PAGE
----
“You want me to give you a minute?” I asked. “I can call you back if you need a wind-down or to get settled in.”

    “No, don’t be silly,” she answered. “I’m so happy to hear from you.”

    “It’s good to hear your voice, too. I often wondered if I’d ever see you again.”

    “Really? Because I was thinking the exact same thing.”

    “So, why did you leave school?”

    “My mother couldn’t afford the tuition after she lost her job, so I had to drop out of school before the start of junior year and get a job of my own.”

    “I was always curious about what happened—I had the biggest crush on you, but you had a boyfriend.”

    “Devon—things changed between us once I got accepted at Union, if you remember—I guess he couldn’t indulge in his sexual escapades as much with me around.”

    I paused and said, “Yeah, I remember hearing the rumors about him around campus.”

    She sighed and said, “And as you know, things got worse once he pledged Alpha. We broke up at the end of sophomore year, and things kind of went downhill for me afterwards.”

    “Once again, I’m really sorry he treated you like that.”

    “Don’t be—everything happened for the best and thank you for being there for me when I needed a shoulder to cry on.”

    “You’re welcome. I’m just happy that I could be some of help to you.”

    She paused and asked, “Whatever happened to Autumn? I thought you two were going to get married someday.”

    “Me, too,” I answered, “but things change. Let’s just say that she saw a better opportunity and took it.”

    “She left you for another guy, huh?”

    “Yes, an investment banker. And can you believe that she called me a few days ago as if nothing ever happened and wanted to pick up where we left off in college?”

    “I’m so sorry, Brock. She’s got some nerve, and you didn’t deserve what she did to you, either.”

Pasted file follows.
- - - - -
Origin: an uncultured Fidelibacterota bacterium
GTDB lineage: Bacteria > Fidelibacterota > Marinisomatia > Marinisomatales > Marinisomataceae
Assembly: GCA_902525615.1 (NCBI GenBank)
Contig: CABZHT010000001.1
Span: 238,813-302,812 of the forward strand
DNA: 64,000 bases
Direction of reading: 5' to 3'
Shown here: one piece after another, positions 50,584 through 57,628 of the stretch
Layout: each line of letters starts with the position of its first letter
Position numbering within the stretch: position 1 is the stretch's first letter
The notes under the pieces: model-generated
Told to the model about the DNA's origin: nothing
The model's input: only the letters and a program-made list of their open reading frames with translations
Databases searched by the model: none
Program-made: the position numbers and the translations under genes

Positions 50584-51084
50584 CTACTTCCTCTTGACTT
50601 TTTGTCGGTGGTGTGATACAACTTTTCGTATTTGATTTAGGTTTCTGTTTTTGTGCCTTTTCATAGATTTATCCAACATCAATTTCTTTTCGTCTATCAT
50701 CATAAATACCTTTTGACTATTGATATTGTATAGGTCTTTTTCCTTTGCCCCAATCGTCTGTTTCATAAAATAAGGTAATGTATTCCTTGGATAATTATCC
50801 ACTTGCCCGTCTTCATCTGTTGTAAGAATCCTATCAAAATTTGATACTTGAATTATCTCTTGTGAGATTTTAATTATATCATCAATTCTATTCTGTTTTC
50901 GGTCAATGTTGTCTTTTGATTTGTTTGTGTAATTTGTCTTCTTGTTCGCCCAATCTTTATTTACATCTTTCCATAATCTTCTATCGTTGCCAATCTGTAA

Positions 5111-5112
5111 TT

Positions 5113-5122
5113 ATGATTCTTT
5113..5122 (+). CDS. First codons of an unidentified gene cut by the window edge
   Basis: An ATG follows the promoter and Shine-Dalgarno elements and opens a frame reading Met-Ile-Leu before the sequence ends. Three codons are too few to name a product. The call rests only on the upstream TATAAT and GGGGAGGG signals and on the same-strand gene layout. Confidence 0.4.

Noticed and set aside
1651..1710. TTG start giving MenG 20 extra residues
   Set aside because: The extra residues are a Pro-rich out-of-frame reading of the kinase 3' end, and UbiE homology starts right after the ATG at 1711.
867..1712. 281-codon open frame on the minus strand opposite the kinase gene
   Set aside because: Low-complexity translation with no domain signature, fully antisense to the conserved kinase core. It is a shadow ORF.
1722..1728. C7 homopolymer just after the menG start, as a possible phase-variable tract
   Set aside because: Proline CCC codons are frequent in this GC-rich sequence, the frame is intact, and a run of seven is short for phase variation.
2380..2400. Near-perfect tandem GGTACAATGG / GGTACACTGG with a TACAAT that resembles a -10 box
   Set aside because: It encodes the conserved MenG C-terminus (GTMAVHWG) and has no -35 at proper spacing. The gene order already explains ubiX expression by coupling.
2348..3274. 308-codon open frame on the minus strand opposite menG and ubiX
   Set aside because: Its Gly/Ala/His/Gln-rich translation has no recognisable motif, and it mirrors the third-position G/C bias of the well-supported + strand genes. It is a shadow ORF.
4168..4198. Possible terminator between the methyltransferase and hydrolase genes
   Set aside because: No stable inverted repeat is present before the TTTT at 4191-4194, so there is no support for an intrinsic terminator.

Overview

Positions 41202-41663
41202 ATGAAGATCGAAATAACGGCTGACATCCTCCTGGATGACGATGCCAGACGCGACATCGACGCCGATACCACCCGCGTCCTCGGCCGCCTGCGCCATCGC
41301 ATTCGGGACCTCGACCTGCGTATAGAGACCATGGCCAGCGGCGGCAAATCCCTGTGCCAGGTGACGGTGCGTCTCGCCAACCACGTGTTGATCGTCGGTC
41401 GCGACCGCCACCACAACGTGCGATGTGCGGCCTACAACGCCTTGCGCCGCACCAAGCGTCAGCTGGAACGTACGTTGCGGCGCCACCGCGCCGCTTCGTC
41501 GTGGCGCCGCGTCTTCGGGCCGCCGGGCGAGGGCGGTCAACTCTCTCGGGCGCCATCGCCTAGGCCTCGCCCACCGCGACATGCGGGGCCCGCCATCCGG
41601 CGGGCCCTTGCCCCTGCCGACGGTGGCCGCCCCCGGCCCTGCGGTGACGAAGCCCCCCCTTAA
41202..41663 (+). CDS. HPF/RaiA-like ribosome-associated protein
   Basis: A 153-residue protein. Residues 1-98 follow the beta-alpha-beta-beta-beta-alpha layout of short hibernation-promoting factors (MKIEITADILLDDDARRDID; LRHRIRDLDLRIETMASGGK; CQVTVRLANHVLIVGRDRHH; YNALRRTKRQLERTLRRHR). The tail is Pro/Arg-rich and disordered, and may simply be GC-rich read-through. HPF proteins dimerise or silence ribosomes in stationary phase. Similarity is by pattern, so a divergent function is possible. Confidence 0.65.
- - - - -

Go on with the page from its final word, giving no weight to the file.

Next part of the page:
“It’s cool, and I’m over it.”

    I took a deep breath and said, “Look, I’m just going to put it out there because I don’t want to waste your time or mine. I have something to share with you that might change your mind about going out with me.”

    “Oh, no,” she said, “you don’t have a venereal disease or something worse, do you?”

    “No, nothing remotely close to that,” I answered.

    “Then what is it?”

    “I’m celibate, and I haven’t been with anyone since being with my fiancée, Megan.”


    “Because I’m a born-again Christian, and I’m not having sex again until marriage.”

    “Wow, I never would’ve guessed that in a million years—a professional athlete who’s celibate. So, tell me, how is that working out for you?”

    “I’m just taking it day by day. Some days are harder than others, you know, but I’m good for the most part. I haven’t met anyone special—well, no one like you, Naomi.”

    Megan Gonzales had been a beautiful and curvaceous flight attendant for Southwest Airlines from Orange County, California; and we’d met after my first year in the NBA. She’d flirted with me the entire flight to St. Louis from Los Angeles—giving me special attention over the other passengers on the plane. I’d been visiting my friend and teammate Mike Brown from college after the season was over for a week, and he’d shown me a great time because I’d never experienced the city much except for being in town to play the Lakers or the Clippers.

    Megan and I hit it off instantly, and I was ready to marry her after dating for only six months. However, I later learned that she wasn’t completely over her ex-boyfriend, so we mutually agreed to break off the engagement. I was disappointed, but I wasn’t heartbroken—Autumn’s stunt in college prepared me for what was to come. I was grateful for Megan’s honesty even though we parted ways, and she eventually went back to her ex. She could’ve married me, gotten pregnant, and hit me up for child support and alimony; but she didn’t. I learned from my canceled engagement to Megan to completely vet the women that I dated from that point on and take no shortcuts, no matter how much I liked any particular one of them.

    Most of the women I’d dated since being with Megan lost interest after a certain point—some were honest from the gate and said they couldn’t wait until marriage, but the vast majority of them tried to fake the funk for several weeks until they couldn’t keep the lie going anymore. The only reason they dated me in the first place was because I played in the NBA, but by the time I figured out that they weren’t sincere, I’d already wasted weeks of my time.